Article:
Medical cannabis should be embraced by doctors in the UK, in the same way that penicillin was years ago, in order for the full potential of the plant to be discovered. This is according to the ex-government drugs adviser Professor David Nutt.
In an article he wrote in the BMJ (British Medical Journal), Nutt states that access to medical cannabis is not currently adequate and that doctors are scared of prescribing it.
He also warned that a large number of patients who suffer from seizures in the UK are still unable to access medical cannabis despite changes in law that are supposed to help exactly these people.
“Still only a tiny number of children with severe juvenile epilepsies are being treated, and many others continue to have multiple seizures because neurologists will not prescribe,” Nutt says in the article.
Lessons from the past
He suggests that doctors need to learn from the example given by the discovery of the fungus penicillium notatum, which in the 40’s led to the creation of medicine’s first antibiotics and, subsequently, a complete revolution in healthcare.
Cannabis is looking likely to be the catalyst for a similar revolution, thinks Nutt:
“About 70 years ago another natural medicine came into the medical arena.
“This was welcomed enthusiastically by UK doctors even though there had been no placebo-controlled trials of its efficacy because it was seen to fulfil a major clinical need.
“That drug was penicillin. If today’s medical profession could embrace cannabis in the same way as it did penicillin then the true value of this plant medicine should rapidly be realised.”
Limited access in the UK
Laws were changed in the UK last November to allow people to access medical cannabis but the process has been so locked down and regulated that it has resulted in virtually nobody being able to access the plant.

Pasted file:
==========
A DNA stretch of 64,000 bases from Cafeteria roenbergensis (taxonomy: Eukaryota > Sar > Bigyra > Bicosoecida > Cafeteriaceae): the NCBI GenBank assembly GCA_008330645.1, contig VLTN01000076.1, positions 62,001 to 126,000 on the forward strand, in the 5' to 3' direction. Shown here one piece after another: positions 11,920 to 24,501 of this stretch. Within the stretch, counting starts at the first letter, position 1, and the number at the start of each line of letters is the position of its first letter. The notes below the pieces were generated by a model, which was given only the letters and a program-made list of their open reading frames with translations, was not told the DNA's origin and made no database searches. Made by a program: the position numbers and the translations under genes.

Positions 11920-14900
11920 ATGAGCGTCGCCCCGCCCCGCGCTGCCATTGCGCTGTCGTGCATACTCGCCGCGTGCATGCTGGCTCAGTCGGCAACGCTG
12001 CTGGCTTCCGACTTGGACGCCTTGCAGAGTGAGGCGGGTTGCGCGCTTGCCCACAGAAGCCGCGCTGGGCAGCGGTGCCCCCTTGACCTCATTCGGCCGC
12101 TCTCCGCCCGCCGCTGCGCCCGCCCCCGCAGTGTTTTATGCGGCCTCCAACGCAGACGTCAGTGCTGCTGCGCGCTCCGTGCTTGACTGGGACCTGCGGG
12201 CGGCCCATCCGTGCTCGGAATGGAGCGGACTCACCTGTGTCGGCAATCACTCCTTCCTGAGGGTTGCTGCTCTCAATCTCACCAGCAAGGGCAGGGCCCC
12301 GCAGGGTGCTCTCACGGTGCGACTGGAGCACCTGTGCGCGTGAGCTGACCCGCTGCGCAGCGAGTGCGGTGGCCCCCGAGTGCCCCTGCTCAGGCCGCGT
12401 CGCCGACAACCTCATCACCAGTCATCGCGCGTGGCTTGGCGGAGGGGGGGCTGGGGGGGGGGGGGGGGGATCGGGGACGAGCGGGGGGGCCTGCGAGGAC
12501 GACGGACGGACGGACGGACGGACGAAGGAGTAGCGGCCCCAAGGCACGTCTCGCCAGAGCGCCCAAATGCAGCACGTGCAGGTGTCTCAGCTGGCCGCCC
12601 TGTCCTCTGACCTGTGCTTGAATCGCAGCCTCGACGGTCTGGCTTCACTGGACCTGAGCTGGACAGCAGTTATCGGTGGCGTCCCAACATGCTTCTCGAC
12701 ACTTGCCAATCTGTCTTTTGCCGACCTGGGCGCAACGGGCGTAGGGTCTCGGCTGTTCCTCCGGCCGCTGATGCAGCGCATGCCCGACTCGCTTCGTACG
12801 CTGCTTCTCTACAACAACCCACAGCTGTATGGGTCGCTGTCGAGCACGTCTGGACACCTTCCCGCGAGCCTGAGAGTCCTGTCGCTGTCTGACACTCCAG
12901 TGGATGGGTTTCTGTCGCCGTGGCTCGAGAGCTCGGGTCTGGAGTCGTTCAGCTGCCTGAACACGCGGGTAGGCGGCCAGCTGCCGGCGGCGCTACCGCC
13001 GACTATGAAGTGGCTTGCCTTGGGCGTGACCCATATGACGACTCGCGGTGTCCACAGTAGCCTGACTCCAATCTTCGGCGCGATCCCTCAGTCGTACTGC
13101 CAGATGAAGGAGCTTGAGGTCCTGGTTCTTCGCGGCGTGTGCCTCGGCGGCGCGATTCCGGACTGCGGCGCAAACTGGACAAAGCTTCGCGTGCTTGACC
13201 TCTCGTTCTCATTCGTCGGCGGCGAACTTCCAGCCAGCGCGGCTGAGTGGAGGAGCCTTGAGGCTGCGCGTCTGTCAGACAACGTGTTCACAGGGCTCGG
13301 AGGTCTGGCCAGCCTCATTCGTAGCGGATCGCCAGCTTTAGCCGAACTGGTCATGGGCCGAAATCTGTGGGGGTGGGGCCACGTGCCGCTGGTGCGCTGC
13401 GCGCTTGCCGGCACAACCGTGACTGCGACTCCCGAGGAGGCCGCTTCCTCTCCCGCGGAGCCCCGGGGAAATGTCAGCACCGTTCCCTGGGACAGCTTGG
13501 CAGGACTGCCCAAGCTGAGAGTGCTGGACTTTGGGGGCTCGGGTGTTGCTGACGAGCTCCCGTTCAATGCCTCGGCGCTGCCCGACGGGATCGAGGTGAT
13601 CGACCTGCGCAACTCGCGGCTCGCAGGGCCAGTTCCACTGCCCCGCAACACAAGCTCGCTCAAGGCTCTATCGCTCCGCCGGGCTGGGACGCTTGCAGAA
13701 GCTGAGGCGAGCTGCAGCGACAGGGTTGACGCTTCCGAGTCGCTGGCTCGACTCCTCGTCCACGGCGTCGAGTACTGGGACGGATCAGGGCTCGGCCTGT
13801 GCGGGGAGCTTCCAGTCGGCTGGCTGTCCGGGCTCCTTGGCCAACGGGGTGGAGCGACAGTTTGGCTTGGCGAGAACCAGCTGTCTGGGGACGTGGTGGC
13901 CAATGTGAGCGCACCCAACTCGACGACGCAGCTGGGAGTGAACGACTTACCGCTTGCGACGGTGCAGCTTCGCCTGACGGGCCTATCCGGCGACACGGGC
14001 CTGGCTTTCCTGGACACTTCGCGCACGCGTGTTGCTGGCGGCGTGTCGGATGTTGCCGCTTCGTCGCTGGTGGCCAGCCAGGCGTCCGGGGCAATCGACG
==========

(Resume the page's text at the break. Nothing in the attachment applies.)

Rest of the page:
Only people able to pay thousands of pounds for consultations and prescriptions have been able to access legal medical cannabis.
Nutt described the rollout of medical cannabis in the UK as “much slower than patients and parents had hoped.”
He blames this largely on the ignorance of UK doctors.
“Some doctors fear that medical cannabis will lead to severe adverse effects such as psychosis, and others that it will lead to more recreational use, which seems unlikely given the current wide use and availability of black market cannabis.”
Slow to change
And on top of that, he points the the lack of cannabis education among medical professionals.
“Few doctors have any training or experience in this area and are fearful of prescribing them off licence.”
So despite the high profile case of Billy Caldwell, access to medical cannabis in the UK is still not anywhere near the point where those that need it have straightforward legal access it.
Will that change in 2019?